Railroad companies have no responsibilities greater than they do towards their passengers. Railroads are considered "common carriers" - meaning that they offer transportation services to the public at large for a set fee. Common carriers are extremely liable for injuries to their own passengers, sometimes including injuries brought upon by third parties, depending on the circumstances. From boarding to exiting, trains must exercise absolute care with their passengers, or else they are potentially liable for any injury their passengers suffer, even if the railroad is only minimally at fault. Again, this includes many cases where the injury is brought upon by a third party, or dangerous weather conditions.
Careful operation, inspection, and maintenance of all railroad equipment and facilities is legally expected from railroads. Rail employees must be properly trained, professional, and cautious. Entrance and exit equipment such as handrails, doors, and steps must be safely designed and maintained.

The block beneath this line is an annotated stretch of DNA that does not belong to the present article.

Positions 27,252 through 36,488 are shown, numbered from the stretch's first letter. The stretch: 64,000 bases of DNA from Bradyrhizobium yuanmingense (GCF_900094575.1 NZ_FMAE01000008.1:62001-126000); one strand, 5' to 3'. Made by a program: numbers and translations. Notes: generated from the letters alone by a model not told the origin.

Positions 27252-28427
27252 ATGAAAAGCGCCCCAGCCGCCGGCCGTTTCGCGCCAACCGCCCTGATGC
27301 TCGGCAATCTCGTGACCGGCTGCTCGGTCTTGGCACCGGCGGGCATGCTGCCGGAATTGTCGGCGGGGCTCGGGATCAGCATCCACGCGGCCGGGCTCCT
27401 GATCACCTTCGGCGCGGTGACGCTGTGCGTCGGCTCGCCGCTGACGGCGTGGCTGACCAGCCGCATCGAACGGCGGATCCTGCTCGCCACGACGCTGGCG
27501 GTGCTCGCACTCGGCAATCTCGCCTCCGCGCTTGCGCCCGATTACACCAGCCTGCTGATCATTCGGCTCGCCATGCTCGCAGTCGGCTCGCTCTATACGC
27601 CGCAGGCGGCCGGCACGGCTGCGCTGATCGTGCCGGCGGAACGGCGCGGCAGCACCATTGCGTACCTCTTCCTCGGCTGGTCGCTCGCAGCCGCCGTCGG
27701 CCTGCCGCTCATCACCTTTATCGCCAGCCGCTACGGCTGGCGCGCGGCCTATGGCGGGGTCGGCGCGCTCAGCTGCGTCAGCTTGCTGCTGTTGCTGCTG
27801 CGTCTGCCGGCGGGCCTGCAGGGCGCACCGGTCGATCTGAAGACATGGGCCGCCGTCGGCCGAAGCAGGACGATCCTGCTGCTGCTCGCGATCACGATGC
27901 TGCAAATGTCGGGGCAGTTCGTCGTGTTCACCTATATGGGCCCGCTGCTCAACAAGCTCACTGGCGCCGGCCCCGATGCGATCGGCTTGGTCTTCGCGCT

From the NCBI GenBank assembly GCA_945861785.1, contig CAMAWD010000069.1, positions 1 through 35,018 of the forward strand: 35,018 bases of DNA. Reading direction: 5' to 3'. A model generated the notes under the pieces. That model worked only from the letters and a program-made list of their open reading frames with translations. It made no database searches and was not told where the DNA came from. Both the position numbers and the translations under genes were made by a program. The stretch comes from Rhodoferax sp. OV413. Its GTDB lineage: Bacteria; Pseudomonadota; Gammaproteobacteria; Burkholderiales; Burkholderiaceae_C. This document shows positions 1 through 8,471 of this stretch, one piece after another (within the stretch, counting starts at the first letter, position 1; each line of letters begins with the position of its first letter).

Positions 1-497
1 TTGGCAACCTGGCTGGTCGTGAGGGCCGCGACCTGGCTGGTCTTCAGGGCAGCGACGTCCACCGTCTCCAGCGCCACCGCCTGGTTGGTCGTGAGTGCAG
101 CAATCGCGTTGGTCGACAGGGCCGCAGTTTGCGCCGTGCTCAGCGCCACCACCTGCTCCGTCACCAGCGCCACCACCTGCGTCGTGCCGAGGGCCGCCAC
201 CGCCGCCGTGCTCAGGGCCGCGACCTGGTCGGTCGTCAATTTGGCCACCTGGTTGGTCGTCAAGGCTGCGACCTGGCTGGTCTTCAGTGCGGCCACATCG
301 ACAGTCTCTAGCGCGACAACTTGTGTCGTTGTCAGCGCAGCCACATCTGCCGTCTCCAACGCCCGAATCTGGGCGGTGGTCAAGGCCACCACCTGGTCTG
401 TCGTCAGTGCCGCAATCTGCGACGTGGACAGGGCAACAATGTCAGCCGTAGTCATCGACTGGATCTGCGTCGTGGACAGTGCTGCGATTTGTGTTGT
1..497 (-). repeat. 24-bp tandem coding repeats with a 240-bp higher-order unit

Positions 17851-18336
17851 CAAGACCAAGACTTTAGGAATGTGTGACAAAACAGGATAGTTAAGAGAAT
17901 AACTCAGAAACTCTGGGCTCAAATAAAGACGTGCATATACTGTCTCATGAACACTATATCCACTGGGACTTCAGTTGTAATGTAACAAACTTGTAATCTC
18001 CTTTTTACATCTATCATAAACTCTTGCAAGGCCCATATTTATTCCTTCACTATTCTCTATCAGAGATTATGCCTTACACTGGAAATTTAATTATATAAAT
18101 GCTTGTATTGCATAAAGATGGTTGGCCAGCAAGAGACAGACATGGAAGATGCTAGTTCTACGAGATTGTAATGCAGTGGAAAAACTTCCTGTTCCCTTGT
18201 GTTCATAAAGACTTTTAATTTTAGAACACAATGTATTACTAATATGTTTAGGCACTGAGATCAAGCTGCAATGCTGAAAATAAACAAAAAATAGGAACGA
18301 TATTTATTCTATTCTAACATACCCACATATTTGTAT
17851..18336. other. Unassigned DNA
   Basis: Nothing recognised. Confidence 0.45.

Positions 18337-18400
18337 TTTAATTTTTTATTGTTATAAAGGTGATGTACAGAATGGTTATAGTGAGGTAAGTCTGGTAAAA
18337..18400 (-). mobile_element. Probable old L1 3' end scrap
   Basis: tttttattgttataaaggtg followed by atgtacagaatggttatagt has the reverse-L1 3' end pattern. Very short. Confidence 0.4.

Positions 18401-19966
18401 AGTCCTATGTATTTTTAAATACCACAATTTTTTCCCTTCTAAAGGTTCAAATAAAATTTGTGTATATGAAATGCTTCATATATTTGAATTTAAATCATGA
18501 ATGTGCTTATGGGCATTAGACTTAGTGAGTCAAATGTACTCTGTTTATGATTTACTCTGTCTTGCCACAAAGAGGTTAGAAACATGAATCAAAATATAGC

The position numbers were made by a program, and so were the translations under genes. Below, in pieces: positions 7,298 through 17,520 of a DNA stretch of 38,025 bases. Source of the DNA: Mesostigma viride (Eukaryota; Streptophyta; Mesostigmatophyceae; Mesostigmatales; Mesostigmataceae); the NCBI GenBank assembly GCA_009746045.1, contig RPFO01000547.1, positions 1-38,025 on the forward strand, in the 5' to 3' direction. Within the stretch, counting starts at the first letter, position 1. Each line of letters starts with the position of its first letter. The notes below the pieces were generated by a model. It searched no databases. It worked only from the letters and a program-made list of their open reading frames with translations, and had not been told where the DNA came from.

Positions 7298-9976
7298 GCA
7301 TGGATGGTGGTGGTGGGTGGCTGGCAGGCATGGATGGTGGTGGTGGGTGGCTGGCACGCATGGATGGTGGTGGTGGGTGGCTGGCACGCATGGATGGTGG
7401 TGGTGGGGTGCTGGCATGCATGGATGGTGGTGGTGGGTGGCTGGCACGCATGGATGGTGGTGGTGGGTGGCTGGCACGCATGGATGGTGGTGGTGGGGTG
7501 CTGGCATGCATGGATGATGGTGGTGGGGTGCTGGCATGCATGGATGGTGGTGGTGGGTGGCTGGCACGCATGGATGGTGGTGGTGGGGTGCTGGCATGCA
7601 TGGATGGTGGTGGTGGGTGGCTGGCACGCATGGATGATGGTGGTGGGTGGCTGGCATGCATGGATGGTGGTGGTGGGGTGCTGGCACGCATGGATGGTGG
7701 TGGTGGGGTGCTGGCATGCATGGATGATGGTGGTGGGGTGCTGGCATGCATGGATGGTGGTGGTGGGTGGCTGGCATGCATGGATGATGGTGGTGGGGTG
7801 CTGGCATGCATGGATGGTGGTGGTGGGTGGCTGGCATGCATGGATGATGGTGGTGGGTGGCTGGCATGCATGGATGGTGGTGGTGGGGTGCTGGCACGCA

There are reasonable limits, yes. The railroad is not required to absolutely guarantee safety in any and all circumstances - highly unpredictable circumstances or accidents may fall outside of railroad responsibility. Passengers also must conduct themselves reasonably, by following railroad safety rules and not exposing themselves to dangerous conditions while the safe alternatives are accessible. The specifics are highly context-dependent, but circumstances entirely beyond railroad control and which would not have been prevented through greater safety measures are more likely to fall outside of railroad responsibility.